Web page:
I could write a whole book on my feelings on gnocchi but, let’s be honest, no one would read it except for maybe my mother and even then, probably not.
My mixed and complicated thoughts on it stem from the fact that the gnocchi eating experience can be so so variable – they’re either pillowy little dreams or dense gluey rocks; in my experience, there is rarely an in-between.
Unfortunately, to achieve the former you either need to be eating in a restaurant (and even then, it’s pretty hit or miss) or making it yourself at home, which is just not achievable on most weeknights, at least not in my home.
Storebought gnocchi (even the ones labeled “fresh”) leave something to be desired, and we won’t even talk about the shelf stable kind.
At least, that’s what I’ve thought for most of my adult life but IT TURNS OUT I WAS DOING IT ALL WRONG.
The key to magical (even storebought!) gnocchi is to skip the boiling all together and roast it!
By omitting the vat of boiling water, the gnocchi never has a chance to bathe in its own glutinous juices and so it ends up lighter somehow, but also crispy, almost as if it were pan-fried.
Apparently the internet has known this for at least two years, and I’m here feeling that feeling like I’ve had something stuck in my tooth all day and nobody’s told me.
The other benefit to throwing your gnocchi on a sheet pan and baking it is that you can oh so easily turn it into a complete meal. Just throw some veggies on along with it and – voila! – you have dinner, no extraneous steps or unnecessary dishes to wash.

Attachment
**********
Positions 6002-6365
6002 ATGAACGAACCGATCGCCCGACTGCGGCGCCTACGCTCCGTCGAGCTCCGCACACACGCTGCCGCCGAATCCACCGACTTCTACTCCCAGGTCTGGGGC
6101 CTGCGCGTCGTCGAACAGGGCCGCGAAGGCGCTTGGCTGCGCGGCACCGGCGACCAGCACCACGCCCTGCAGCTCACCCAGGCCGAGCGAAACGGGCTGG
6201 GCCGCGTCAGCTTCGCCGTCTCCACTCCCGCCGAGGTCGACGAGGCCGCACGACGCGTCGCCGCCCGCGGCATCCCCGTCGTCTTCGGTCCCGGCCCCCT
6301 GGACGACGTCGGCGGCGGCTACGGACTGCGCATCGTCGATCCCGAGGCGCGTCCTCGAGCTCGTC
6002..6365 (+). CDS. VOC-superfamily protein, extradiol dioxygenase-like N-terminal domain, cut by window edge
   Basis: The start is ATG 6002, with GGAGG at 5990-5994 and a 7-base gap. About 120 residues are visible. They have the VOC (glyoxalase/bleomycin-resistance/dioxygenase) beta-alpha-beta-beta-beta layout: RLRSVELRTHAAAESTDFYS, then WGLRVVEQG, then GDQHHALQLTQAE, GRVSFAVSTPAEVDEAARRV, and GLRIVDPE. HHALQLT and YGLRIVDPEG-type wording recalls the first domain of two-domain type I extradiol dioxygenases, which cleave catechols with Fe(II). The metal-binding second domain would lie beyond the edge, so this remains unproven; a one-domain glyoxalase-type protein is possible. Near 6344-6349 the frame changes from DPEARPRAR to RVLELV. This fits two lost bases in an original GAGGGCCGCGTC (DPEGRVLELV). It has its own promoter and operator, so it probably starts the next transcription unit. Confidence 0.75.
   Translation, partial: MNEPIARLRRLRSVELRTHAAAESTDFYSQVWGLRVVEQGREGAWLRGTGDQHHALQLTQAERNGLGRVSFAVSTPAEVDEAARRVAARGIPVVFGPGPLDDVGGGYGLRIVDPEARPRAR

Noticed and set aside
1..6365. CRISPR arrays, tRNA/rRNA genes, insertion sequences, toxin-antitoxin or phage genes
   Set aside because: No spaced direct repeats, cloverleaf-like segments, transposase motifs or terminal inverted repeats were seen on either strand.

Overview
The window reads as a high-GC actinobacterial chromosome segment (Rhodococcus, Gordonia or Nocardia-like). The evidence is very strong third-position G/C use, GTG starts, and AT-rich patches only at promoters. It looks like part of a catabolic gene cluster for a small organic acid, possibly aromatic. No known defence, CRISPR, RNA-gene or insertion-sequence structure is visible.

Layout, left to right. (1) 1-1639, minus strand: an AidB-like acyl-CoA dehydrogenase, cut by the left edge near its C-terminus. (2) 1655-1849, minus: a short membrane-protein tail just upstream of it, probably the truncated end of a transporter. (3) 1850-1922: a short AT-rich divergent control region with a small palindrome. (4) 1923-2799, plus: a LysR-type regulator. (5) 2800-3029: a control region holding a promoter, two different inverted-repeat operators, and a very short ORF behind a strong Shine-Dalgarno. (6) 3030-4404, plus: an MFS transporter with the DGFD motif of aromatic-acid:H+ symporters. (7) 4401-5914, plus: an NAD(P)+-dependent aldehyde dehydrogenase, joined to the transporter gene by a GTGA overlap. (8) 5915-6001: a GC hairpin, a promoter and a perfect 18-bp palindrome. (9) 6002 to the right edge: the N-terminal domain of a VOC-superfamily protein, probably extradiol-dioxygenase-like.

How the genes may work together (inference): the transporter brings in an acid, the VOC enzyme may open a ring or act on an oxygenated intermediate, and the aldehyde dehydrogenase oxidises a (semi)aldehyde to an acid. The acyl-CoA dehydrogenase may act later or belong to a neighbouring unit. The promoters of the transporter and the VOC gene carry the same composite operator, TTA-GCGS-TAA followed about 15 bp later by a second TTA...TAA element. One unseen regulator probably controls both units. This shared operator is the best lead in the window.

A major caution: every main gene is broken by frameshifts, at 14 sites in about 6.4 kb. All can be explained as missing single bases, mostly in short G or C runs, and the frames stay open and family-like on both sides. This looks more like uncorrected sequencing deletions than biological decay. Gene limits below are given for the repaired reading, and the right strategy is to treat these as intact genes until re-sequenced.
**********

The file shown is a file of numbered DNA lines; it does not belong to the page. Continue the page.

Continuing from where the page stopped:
Spring is in the air, so I’ve chosen to incorporate pencil asparagus and cherry tomatoes into my sheet pan gnocchi dinner but you can use pretty anything that tastes good roasted (so….actually anything).
Toss it all together in a big bowl with some olive oil and garlic, spread it on your sheet pan and BOOM you’re done.
To add a little bit of extra flavor and to make it more saucy, I paired it with a pea pesto that is also almost laughably easy to prepare. All of the ingredients go straight into the food processor and it’s pretty much done after a 30 second pulse. Feel free to make a batch ahead of time (pro tip: double or triple the recipe and freeze the extras for future meals) or just pick up a jar of already prepared basil pesto from the store.
- 2 lb fresh potato gnocchi
- 4 garlic cloves, thinly sliced
- 1 lb asparagus, woody ends trimmed, cut into 1-inch lengths
- 12 oz cherry tomatoes
- 3 tbsp olive oil
- salt and black pepper, to taste
- ½ cup frozen peas, thawed
- ½ oz parmiggiano-reggiano cheese, grated
- ½ cup packed fresh basil
- 1 small garlic clove, grated
- ¼ cup olive oil
- salt, to taste
- Heat oven to 450F. Line a large baking pan with parchment paper.
- In a large bowl, toss the gnocchi, garlic, asparagus, cherry tomatoes, and olive oil together. Spread on the prepared baking sheet. Sprinkle with salt and black pepper, to taste.
- Place in the oven and roast, stirring halfway through, until the gnocchi are soft and have plumped up and the vegetables are caramelized, about 20 minutes.
- Combine the peas, parmesan, basil, garlic, and sea salt in the bowl of a food processor or blender. Pulse until finely chopped. Add in the olive oil and process until combined. Remove to a bowl and season with salt and black pepper.
- Toss with the gnocchi before serving.